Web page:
Friday, March 13, 2020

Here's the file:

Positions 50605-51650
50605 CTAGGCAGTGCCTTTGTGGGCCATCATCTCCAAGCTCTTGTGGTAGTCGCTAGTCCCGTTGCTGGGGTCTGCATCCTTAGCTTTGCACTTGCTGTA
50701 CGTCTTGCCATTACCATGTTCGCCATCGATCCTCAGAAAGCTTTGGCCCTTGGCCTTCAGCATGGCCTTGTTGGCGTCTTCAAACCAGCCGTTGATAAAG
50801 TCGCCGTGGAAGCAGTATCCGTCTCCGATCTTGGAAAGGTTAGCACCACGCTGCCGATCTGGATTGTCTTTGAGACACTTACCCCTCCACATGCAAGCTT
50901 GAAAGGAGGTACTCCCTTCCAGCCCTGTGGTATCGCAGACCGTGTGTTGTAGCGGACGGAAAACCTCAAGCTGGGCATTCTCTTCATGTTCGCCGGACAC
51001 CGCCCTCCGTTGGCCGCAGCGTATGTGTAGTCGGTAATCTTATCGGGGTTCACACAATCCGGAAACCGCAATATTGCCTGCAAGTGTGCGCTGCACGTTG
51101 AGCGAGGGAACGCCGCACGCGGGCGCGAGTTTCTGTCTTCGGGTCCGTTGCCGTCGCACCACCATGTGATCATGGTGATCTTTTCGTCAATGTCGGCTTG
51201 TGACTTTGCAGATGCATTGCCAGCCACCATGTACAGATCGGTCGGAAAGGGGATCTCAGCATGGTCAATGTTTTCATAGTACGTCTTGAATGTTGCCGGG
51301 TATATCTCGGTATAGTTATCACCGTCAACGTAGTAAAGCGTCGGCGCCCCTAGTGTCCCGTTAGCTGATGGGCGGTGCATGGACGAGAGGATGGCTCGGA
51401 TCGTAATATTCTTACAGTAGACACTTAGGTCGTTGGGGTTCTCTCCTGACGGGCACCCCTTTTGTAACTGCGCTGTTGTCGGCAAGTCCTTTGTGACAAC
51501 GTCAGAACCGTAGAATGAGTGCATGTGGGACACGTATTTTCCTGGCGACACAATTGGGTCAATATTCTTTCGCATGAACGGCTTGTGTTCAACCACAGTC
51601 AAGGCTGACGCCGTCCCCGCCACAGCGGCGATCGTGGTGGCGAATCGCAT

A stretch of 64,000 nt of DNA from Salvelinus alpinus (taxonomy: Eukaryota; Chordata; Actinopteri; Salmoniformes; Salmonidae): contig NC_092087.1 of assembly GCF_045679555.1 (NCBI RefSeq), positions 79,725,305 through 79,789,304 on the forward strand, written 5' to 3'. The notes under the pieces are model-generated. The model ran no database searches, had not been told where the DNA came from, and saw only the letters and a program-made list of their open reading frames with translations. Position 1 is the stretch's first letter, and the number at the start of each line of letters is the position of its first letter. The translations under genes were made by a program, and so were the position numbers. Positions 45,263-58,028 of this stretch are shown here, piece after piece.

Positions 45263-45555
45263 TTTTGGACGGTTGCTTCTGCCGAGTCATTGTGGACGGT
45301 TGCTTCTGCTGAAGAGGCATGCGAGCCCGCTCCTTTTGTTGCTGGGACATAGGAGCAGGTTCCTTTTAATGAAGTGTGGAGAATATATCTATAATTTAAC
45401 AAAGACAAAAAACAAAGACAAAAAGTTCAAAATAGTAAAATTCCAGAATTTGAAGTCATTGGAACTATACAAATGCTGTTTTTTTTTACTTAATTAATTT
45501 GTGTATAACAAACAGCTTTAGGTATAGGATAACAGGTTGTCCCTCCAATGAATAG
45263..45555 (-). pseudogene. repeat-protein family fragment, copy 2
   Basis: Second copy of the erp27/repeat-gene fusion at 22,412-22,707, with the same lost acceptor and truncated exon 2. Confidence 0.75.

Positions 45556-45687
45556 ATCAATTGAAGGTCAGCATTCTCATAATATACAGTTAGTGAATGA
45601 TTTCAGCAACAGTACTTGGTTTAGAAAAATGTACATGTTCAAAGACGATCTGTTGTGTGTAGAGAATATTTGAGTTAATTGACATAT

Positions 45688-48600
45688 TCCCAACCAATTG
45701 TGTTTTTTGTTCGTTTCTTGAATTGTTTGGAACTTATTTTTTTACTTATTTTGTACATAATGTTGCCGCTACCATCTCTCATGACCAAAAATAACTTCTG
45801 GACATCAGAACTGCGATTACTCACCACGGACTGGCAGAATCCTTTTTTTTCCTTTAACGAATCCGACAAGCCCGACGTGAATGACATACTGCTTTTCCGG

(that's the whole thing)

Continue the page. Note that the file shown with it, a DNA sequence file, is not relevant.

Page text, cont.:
History of the Iran-Contra Scandal